Report from Parliament Hill
Federal Government continues to break down barriers through investments in accessibility and seniors
Bob Nault, MP, Kenora Riding
Every year, investments made in the Kenora riding through the Enabling Accessibility Fund (EAF) and the New Horizons for Seniors Fund (NHFS) work together to break down barriers which prevent persons with disabilities from fully participating in all aspects of Canadian society and help foster social inclusion and the engagement of seniors.
This year alone, the EAF invested capital into three organizations in the Kenora riding, including the Lake of the Woods District Hospital, Wabaseemoong Independent Nations, and the Kiizhik Education Corporation, for a total of over $119,000.
Locally, since 2015, we have had more than $530,000 in investments for 14 EAF projects. Red Lake, Dryden, Vermilion Bay, Pickle Lake, Kenora, Wabauskang First Nation and Naotkamegwanning (Whitefish Bay) First Nation are some of the communities that received grants for projects to improve accessibility.
These types of investments help to increase accessibility and safety for persons with disabilities in communities and workplaces in the North and throughout Canada. The result is that they create more opportunities for people with disabilities so that they can more easily participate in community activities. It also enables them to have greater access to programs and employment opportunities.
The EAF funding for small projects helps eligible organizations with up to $100,000 per project, under the Community Accessibility and Workplace Accessibility fund. This fund is designed to help eligible organizations across Canada to improve accessibility and safety for persons with disabilities in the workplace.
The Community Accessibility program provides funding for projects to help improve accessibility and safety through renovations, retrofits or construction of community facilities and venues so that programs and services can be more easily accessed by persons with disabilities. This includes providing modern information and communication technologies to eliminate accessibility barriers.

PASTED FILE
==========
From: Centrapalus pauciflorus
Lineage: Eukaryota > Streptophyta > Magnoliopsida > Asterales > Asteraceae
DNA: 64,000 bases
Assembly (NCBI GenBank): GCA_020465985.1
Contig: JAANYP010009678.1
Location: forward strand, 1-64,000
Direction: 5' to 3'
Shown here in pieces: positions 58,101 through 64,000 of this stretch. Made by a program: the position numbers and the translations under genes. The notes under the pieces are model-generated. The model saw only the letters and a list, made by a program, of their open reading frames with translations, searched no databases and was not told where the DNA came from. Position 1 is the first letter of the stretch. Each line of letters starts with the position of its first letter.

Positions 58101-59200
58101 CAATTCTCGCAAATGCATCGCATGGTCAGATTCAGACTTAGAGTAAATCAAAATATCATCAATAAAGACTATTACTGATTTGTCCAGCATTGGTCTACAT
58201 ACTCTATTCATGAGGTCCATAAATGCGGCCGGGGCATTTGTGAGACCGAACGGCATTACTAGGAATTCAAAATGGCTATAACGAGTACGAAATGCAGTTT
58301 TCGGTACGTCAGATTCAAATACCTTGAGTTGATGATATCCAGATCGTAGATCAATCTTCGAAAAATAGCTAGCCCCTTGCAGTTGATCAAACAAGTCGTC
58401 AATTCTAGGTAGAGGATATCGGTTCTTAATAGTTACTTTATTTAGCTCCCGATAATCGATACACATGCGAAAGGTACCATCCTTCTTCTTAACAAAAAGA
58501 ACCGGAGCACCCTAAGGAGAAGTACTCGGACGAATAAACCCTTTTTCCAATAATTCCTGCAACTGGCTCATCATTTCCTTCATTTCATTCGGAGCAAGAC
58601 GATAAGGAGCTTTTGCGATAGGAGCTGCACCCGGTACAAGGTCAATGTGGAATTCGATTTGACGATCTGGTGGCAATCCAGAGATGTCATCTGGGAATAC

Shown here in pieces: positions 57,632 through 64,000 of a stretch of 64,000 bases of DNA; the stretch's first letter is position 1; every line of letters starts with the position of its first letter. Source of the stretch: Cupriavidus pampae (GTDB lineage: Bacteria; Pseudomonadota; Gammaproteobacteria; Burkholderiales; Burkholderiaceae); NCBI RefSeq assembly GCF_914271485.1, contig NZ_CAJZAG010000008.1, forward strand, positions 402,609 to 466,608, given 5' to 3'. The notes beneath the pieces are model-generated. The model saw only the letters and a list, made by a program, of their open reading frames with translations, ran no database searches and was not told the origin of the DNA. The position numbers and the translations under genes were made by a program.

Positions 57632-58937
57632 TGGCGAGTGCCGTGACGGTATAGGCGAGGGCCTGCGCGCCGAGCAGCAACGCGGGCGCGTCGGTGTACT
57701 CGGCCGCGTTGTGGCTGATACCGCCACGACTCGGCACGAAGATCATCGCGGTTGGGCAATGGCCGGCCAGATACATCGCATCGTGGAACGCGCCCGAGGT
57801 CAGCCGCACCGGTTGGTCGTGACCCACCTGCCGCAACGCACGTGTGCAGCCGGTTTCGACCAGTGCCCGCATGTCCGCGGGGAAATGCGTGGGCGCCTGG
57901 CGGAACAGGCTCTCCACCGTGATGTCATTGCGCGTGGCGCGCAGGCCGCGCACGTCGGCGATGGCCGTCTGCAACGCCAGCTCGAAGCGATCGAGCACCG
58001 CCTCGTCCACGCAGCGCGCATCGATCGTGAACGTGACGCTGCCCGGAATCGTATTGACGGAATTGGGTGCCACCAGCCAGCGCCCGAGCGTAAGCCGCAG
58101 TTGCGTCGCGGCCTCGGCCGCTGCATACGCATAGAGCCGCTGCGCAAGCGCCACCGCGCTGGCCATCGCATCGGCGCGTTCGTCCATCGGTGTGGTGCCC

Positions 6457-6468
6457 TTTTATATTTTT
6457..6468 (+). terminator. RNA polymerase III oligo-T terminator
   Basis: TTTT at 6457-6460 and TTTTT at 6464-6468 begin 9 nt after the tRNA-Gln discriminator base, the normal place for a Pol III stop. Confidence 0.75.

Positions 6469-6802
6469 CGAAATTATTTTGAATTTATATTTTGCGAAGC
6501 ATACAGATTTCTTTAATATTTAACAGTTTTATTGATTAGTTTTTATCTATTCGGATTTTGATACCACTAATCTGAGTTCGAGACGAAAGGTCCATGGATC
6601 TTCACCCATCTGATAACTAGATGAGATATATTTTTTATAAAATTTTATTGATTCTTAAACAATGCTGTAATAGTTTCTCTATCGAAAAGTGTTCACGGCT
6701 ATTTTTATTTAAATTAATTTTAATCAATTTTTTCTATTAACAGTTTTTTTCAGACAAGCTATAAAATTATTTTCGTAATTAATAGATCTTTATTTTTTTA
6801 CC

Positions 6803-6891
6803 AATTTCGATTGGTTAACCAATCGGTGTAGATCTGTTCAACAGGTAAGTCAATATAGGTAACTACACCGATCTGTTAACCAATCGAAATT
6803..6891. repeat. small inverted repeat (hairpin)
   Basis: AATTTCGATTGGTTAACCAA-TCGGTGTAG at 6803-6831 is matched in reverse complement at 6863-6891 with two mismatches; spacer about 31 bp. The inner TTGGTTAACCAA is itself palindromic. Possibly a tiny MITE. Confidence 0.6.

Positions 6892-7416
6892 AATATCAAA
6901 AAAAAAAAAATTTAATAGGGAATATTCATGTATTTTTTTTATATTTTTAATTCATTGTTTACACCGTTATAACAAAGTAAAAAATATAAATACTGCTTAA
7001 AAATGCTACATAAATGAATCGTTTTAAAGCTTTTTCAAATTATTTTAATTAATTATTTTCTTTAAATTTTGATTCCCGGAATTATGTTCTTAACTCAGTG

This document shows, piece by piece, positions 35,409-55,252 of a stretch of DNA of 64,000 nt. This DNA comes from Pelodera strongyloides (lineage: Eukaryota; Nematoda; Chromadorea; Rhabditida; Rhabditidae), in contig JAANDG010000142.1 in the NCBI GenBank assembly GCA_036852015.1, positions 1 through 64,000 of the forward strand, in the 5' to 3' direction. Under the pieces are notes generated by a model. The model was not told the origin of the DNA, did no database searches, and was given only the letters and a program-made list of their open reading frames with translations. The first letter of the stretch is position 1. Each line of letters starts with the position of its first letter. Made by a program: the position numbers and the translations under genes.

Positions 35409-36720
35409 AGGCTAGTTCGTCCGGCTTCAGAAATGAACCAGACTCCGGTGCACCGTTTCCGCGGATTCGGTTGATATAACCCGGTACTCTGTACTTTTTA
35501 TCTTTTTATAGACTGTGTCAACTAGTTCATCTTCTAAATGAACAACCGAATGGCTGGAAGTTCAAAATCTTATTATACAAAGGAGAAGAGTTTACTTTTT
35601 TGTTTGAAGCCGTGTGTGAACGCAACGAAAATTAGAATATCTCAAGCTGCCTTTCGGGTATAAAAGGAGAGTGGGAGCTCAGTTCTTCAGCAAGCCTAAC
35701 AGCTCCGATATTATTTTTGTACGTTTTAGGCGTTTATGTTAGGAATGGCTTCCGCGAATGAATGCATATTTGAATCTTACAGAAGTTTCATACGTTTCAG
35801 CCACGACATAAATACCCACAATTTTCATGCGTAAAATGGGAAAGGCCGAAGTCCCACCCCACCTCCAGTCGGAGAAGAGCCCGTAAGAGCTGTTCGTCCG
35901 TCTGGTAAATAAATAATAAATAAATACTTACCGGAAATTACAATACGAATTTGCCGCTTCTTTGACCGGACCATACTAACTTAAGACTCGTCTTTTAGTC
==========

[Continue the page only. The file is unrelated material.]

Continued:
In addition, the New Horizons for Seniors Fund (NHFS) invested in nine organizations this year, including Ahze-mino-gahbewewin/Reconciliation Kenora, Eagle Lake First Nation, Ignace Silver Tops Seniors Centre, Bearskin Lake First Nation, Sunrise Echoes Seniors Club, Dryden Go Getters, as well as programs in Kenora, Ear Falls, and Pickle Lake, for a total of over $150,000.
All these projects are lead or inspired by seniors and help to improve their quality of life. To qualify for funding, projects must support volunteerism or engagement among seniors, expand awareness of elder abuse, or provide capital assistance for new or existing community projects for seniors.
Seniors and persons with disabilities play an important role in the lives of Northerners and Canadians. These projects are a worthwhile investment as they help ensure safety and inclusion in community activities and accessibility to programs. The North is stronger when we all have an equal opportunity to participate, and these types of investments help us build better and more vibrant communities here in the North.